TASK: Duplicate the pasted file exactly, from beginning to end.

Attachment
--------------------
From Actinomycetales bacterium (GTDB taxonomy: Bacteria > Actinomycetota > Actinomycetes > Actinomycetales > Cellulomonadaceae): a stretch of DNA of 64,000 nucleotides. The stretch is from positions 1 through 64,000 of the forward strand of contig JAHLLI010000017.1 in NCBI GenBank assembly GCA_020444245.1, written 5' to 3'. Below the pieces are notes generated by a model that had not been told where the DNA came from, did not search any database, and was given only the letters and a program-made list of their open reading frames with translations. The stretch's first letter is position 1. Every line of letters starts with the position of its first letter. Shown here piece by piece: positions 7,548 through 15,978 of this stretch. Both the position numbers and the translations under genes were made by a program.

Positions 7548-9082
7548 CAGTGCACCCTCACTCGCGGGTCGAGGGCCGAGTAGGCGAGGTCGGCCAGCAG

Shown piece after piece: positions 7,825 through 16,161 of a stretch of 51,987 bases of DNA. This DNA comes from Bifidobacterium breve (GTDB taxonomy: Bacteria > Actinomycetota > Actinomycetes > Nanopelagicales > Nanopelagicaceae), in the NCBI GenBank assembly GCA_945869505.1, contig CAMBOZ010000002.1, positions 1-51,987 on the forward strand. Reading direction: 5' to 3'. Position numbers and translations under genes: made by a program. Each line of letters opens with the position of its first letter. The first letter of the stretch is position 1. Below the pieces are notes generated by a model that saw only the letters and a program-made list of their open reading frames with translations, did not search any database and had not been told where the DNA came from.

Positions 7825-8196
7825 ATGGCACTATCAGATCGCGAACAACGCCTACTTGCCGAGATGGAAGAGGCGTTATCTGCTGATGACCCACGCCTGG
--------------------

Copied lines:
From Actinomycetales bacterium (GTDB taxonomy: Bacteria > Actinomycetota > Actinomycetes > Actinomycetales > Cellulomonadaceae): a stretch of DNA of 64,000 nucleotides. The stretch is from positions 1 through 64,000 of the forward strand of contig JAHLLI010000017.1 in NCBI GenBank assembly GCA_020444245.1, written 5' to 3'. Below the pieces are notes generated by a model that had not been told where the DNA came from, did not search any database, and was given only the letters and a program-made list of their open reading frames with translations. The stretch's first letter is position 1. Every line of letters starts with the position of its first letter. Shown here piece by piece: positions 7,548 through 15,978 of this stretch. Both the position numbers and the translations under genes were made by a program.

Positions 7548-9082
7548 CAGTGCACCCTCACTCGCGGGTCGAGGGCCGAGTAGGCGAGGTCGGCCAGCAG

Shown piece after piece: positions 7,825 through 16,161 of a stretch of 51,987 bases of DNA. This DNA comes from Bifidobacterium breve (GTDB taxonomy: Bacteria > Actinomycetota > Actinomycetes > Nanopelagicales > Nanopelagicaceae), in the NCBI GenBank assembly GCA_945869505.1, contig CAMBOZ010000002.1, positions 1-51,987 on the forward strand. Reading direction: 5' to 3'. Position numbers and translations under genes: made by a program. Each line of letters opens with the position of its first letter. The first letter of the stretch is position 1. Below the pieces are notes generated by a model that saw only the letters and a program-made list of their open reading frames with translations, did not search any database and had not been told where the DNA came from.

Positions 7825-8196
7825 ATGGCACTATCAGATCGCGAACAACGCCTACTTGCCGAGATGGAAGAGGCGTTATCTGCTGATGACCCACGCCTGG